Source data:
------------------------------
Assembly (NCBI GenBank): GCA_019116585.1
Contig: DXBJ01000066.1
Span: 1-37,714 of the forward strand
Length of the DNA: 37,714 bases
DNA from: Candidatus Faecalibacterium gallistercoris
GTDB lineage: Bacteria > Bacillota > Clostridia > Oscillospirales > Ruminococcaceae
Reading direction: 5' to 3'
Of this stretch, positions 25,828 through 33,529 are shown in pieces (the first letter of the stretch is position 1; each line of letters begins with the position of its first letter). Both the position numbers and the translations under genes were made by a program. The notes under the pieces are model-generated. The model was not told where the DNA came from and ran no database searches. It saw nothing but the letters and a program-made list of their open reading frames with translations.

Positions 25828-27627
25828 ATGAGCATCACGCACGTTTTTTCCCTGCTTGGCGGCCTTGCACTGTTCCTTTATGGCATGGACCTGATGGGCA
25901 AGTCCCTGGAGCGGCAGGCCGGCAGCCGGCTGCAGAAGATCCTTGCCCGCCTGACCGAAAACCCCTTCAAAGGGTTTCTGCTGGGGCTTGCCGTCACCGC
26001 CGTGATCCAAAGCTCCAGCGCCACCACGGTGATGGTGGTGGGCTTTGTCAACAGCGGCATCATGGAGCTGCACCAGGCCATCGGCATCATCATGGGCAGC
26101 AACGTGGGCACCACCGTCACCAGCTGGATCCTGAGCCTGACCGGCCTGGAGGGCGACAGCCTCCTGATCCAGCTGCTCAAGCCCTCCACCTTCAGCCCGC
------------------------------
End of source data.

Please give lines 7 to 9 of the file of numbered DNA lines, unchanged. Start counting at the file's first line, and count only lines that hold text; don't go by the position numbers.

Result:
Reading direction: 5' to 3'
Of this stretch, positions 25,828 through 33,529 are shown in pieces (the first letter of the stretch is position 1; each line of letters begins with the position of its first letter). Both the position numbers and the translations under genes were made by a program. The notes under the pieces are model-generated. The model was not told where the DNA came from and ran no database searches. It saw nothing but the letters and a program-made list of their open reading frames with translations.

Positions 25828-27627